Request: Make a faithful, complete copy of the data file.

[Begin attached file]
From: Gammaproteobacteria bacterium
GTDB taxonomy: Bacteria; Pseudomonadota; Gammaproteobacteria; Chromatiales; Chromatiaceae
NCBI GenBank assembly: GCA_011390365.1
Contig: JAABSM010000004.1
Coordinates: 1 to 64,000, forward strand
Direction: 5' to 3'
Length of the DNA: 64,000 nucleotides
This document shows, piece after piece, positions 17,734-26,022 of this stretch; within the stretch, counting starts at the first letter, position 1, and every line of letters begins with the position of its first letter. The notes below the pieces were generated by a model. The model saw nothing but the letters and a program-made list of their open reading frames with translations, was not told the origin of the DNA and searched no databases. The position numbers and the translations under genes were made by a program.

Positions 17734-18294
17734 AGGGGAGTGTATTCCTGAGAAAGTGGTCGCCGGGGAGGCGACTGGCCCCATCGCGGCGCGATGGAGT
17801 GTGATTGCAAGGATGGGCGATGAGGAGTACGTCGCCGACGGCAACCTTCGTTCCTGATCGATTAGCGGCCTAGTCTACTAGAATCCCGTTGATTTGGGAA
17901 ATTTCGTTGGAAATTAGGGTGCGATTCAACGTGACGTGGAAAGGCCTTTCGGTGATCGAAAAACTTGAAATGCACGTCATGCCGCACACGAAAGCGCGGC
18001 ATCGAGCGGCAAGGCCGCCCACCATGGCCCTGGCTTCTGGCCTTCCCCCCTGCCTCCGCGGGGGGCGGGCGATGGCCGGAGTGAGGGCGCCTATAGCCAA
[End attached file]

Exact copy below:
From: Gammaproteobacteria bacterium
GTDB taxonomy: Bacteria; Pseudomonadota; Gammaproteobacteria; Chromatiales; Chromatiaceae
NCBI GenBank assembly: GCA_011390365.1
Contig: JAABSM010000004.1
Coordinates: 1 to 64,000, forward strand
Direction: 5' to 3'
Length of the DNA: 64,000 nucleotides
This document shows, piece after piece, positions 17,734-26,022 of this stretch; within the stretch, counting starts at the first letter, position 1, and every line of letters begins with the position of its first letter. The notes below the pieces were generated by a model. The model saw nothing but the letters and a program-made list of their open reading frames with translations, was not told the origin of the DNA and searched no databases. The position numbers and the translations under genes were made by a program.

Positions 17734-18294
17734 AGGGGAGTGTATTCCTGAGAAAGTGGTCGCCGGGGAGGCGACTGGCCCCATCGCGGCGCGATGGAGT
17801 GTGATTGCAAGGATGGGCGATGAGGAGTACGTCGCCGACGGCAACCTTCGTTCCTGATCGATTAGCGGCCTAGTCTACTAGAATCCCGTTGATTTGGGAA
17901 ATTTCGTTGGAAATTAGGGTGCGATTCAACGTGACGTGGAAAGGCCTTTCGGTGATCGAAAAACTTGAAATGCACGTCATGCCGCACACGAAAGCGCGGC
18001 ATCGAGCGGCAAGGCCGCCCACCATGGCCCTGGCTTCTGGCCTTCCCCCCTGCCTCCGCGGGGGGCGGGCGATGGCCGGAGTGAGGGCGCCTATAGCCAA